Historic Alpine Tour of Homes 2012

William Adolph Daugherty Home
407 North Second Street

407 N Second

    William A. Daugherty was the original owner of this historic, two-story home. He, his wife Josephine, and at least six of their eight children arrived in Alpine in 1902. Two of his three younger brothers, James and John Quincy, Jr. had come to Alpine in the late 1890ís and soon became prominent business leaders. They owned and operated the first icehouse and received the first contract to supply electricity to the city. Sarah Pickett Daugherty, the widowed mother of these sons, had also moved to Alpine by 1902.
     When William Daugherty arrived, he used the office of his brothersí ice works and started an architectural and building firm. He soon became one of the most respected and sought after contractors in the area. He designed and built many of the finest homes, businesses and churches in town, including the First Christian Church, several buildings between 5
th and 6th streets, the Masonic Building, the Townsend-Palmer house, and this family home which was probably built shortly after his familyís arrival in Alpine.
     In later years, William Daugherty established a cabinet shop and planing mill. He gained statewide recognition for his excellent craftsmanship and distinctive woodwork and cabinetry.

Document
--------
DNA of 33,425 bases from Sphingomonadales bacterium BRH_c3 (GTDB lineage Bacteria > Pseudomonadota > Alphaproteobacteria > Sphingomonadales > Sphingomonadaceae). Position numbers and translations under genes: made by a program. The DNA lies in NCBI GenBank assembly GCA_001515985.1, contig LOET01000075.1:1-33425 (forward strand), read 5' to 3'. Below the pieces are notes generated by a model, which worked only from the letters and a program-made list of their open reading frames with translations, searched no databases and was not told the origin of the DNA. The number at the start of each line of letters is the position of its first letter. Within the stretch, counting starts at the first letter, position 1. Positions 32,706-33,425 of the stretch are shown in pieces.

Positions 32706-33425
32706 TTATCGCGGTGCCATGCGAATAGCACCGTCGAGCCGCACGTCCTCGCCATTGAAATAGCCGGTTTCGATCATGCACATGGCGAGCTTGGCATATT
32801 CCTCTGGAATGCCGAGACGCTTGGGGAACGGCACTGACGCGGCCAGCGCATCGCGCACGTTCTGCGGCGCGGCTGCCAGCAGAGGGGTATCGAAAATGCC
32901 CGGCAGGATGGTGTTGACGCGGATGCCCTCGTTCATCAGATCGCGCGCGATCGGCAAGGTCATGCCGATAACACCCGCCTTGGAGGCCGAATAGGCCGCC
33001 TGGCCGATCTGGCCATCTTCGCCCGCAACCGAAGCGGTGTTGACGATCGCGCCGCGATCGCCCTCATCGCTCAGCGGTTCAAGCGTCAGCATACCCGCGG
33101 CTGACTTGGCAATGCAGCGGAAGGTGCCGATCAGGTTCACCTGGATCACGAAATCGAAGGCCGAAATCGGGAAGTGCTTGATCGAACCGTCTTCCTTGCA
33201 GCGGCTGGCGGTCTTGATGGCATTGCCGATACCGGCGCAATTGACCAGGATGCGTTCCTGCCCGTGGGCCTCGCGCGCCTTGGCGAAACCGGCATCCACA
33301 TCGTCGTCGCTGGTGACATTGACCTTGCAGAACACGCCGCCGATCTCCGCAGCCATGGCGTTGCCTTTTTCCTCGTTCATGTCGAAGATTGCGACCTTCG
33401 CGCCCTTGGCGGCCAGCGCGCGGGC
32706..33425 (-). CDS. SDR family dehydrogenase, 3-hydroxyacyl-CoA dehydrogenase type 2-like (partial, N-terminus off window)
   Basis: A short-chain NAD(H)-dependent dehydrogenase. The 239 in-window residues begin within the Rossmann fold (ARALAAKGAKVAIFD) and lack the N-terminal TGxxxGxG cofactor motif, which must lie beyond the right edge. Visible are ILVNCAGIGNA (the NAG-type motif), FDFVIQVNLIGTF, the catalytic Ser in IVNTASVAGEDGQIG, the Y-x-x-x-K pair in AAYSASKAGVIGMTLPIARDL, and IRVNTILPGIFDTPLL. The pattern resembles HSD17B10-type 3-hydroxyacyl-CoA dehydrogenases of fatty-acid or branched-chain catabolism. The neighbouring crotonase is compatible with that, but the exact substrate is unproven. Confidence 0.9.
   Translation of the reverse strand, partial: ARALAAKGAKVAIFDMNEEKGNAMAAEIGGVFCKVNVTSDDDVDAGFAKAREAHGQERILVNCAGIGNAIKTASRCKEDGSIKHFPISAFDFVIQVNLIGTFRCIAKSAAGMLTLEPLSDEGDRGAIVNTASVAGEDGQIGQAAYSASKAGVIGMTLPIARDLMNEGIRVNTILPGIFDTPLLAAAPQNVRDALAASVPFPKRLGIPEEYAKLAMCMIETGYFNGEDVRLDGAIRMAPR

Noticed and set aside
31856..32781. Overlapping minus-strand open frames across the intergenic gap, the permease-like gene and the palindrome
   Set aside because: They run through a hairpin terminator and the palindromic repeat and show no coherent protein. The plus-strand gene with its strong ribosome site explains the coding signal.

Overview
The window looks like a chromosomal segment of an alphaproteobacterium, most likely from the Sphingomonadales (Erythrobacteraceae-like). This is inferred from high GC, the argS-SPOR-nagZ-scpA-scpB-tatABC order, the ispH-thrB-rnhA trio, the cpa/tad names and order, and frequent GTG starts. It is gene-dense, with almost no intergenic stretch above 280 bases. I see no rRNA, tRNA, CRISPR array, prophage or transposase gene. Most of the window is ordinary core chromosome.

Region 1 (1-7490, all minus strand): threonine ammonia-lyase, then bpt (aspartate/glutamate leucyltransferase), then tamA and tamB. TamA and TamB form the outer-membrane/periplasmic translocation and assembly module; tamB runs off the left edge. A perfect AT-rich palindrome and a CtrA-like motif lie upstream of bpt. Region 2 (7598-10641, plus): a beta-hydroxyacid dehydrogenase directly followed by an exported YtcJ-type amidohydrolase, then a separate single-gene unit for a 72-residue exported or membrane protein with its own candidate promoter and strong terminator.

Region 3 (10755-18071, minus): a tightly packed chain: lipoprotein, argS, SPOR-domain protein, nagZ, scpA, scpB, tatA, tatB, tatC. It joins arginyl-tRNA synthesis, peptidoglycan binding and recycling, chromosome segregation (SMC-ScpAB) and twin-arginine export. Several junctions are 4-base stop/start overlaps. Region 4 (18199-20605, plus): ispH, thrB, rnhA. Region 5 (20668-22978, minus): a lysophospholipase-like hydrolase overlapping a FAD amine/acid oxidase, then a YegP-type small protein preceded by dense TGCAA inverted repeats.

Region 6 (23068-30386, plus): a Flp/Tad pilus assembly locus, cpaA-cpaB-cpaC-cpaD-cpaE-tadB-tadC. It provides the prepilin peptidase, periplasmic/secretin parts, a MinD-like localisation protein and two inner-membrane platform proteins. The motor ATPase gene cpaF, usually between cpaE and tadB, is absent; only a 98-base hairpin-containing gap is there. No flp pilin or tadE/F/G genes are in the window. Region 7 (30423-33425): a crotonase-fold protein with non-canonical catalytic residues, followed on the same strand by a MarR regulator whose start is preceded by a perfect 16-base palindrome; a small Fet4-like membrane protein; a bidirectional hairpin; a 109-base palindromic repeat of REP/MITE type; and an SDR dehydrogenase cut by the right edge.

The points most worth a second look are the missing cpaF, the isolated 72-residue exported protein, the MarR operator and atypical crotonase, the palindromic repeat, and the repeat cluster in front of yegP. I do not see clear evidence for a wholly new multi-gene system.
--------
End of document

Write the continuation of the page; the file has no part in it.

William died in 1934, a month short of his seventy-ninth birthday. Josephine died six years later at age eighty-three.
     The home stayed in the Daugherty family for many years. It became the property of Miss Flora L. Daugherty, a daughter of William and Josephine. Miss Flora, a longtime employee of Sul Ross, died in 1976. Numerous families have occupied this fine old residence since the Daughertys lived here. Many changes have been made, but the early 1900 architectural design, with the shed roof extending over the entry, and the interior floor plan are original. Although the ceiling beams in the living room have been painted, they also are original, and an antique stove still stands in the same corner of the room. French doors in both the living and dining areas provide a feeling of spaciousness and light, as well as an exit to a side terrace.
     Evidence of Williamís old buildings and a single car garage built of the distinctive concrete blocks, molded to look like quarry stones, remain on the property.
Present residents of this historic home are the Stacey Martin family.